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What are the federal child support enforcement laws?

According to the existing legal system, child support enforcement is a responsibility of the particular state. That means that most matters pertaining to child support in Massachusetts are under the jurisdiction of the Massachusetts courts. Child support enforcement tasks are carried out by Title IV-D agencies according to federal laws. However, in certain exceptional cases, federal laws may also apply. Those federal laws are mainly related to child support enforcement, especially in those cases where the amount of child support that the parent owes is a fairly large amount.

The first federal law pertaining to child support enforcement was the Child Support Recovery Act of 1992. The purpose of the act was to ensure that non-custodial parents pay child support on time. If the parent fails to do so, that person will face prosecution. The act was successful to a great extent but various law enforcement agencies believe that a misdemeanor charge may be enough to deter the violator of a child support order. To address this concern, the Deadbeat Parents Punishment Act was passed in 1998. This act made it possible for law enforcement agencies to file felony charges in cases where unpaid child support was very large.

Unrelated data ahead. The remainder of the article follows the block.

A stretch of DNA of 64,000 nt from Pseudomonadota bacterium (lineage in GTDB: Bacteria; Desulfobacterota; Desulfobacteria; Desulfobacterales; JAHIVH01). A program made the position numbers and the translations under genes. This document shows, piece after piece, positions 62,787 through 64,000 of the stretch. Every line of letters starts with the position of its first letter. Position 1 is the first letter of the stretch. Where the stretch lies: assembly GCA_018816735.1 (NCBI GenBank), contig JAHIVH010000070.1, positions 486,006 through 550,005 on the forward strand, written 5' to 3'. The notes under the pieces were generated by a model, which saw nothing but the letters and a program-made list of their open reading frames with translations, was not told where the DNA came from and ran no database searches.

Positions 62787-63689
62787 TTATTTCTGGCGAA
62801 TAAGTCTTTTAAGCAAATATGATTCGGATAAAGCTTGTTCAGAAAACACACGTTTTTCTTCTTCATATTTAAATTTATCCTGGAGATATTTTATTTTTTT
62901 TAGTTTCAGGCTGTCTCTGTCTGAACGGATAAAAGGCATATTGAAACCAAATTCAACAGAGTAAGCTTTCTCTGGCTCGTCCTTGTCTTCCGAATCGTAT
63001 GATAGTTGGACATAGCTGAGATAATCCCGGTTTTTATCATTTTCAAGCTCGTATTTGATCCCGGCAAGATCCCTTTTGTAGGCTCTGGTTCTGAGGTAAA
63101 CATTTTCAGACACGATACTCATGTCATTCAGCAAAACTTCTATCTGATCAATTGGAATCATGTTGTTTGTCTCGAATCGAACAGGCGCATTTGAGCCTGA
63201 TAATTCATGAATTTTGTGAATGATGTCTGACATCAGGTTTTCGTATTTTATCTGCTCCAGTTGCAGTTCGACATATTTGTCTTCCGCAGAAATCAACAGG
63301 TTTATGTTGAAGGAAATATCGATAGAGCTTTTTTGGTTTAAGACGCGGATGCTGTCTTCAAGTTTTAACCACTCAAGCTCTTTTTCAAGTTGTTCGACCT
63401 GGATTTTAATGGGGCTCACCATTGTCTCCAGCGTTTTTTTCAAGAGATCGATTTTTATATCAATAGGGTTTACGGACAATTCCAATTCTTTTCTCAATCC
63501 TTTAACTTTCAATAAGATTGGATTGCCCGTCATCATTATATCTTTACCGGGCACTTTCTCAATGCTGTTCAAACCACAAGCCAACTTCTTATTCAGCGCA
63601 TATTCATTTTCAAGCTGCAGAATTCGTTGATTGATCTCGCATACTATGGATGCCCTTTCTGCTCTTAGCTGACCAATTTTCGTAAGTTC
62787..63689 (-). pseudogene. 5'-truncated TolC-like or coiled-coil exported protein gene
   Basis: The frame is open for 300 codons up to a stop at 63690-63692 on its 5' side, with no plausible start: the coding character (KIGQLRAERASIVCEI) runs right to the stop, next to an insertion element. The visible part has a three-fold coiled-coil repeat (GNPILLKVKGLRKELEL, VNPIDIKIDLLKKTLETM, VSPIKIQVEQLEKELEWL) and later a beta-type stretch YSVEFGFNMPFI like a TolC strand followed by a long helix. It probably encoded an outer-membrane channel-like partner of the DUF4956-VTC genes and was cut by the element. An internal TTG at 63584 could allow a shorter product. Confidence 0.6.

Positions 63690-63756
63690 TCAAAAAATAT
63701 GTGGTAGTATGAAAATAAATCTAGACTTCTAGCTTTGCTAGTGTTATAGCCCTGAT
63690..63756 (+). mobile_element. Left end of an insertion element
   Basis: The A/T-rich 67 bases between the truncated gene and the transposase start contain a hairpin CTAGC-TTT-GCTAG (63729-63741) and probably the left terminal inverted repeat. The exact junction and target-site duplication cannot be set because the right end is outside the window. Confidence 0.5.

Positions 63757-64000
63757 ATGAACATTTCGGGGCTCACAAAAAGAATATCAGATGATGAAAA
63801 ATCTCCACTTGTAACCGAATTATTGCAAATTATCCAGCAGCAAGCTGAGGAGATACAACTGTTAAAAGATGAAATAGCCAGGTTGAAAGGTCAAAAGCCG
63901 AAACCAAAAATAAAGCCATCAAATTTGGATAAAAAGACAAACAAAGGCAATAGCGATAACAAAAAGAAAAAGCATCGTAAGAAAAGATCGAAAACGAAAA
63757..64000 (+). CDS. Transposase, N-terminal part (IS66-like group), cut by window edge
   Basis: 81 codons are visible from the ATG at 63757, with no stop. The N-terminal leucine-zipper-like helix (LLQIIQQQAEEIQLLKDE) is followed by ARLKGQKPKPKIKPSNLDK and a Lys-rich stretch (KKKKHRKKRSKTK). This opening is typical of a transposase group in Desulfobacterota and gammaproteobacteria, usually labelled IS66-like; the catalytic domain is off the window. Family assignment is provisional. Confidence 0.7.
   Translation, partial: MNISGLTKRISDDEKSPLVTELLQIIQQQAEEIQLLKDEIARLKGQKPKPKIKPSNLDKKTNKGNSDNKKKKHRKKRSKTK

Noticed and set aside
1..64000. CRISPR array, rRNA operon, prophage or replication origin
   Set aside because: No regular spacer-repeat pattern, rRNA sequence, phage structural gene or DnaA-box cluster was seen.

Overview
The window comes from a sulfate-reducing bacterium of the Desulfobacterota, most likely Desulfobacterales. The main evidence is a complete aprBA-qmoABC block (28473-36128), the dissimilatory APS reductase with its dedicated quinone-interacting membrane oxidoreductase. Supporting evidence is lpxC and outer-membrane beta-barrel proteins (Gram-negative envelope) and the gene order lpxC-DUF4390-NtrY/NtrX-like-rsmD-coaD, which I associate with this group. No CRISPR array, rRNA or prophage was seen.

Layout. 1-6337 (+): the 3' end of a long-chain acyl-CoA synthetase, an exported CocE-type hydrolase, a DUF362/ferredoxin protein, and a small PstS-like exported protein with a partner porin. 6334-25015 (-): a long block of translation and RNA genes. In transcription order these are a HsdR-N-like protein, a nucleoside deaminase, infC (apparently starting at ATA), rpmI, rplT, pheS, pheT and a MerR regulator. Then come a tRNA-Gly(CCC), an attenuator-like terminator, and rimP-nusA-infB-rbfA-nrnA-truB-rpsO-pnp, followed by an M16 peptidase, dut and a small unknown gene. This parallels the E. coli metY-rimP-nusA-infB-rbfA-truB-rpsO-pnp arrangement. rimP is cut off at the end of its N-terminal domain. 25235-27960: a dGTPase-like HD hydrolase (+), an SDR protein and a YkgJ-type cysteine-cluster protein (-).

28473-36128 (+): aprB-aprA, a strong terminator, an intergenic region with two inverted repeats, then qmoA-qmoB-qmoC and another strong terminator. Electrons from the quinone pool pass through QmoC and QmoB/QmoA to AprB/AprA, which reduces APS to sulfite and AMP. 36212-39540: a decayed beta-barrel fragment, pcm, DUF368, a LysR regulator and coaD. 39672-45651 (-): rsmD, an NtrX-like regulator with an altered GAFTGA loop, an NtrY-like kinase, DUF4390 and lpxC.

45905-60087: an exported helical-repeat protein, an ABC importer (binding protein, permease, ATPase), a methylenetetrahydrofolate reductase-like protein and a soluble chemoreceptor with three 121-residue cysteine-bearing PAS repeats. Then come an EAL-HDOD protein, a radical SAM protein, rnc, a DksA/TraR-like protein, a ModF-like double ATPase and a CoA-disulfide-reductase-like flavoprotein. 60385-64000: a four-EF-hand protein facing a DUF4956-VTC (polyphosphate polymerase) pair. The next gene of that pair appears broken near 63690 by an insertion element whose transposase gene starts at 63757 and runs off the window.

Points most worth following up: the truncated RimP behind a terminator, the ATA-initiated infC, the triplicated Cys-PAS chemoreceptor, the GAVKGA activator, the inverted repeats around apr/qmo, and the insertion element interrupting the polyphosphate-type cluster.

According to existing laws, as stated in Section 228 Title 18 of the United States Code, willful non-payment of child support is an offense. According to that law, a non-custodial parent who does not pay child support for a child who is in another state for a period of one year or more and whose outstanding child support obligations amount to more than $5,000 can be charged with a misdemeanor, which can lead to a prison sentence of up to six months.

Under the same circumstances, if a non-custodial parent does not pay child support for a period of two years or if the unpaid child support amount is over $10,000, according to federal law, it is considered a felony, which can lead to a prison sentence of up to two years. The federal law also makes it illegal for the supporting parent to cross state or international borders if the outstanding child support obligation is greater than $5,000 or if the outstanding amount is for a period of more than one year. Non-custodial parents who are convicted of that particular offense may face a prison sentence of up to two years.

Source: United States Department of Justice, "Citizen's Guide to U.S. Federal Law on Child Support Enforcement," Accessed on March 12, 2015

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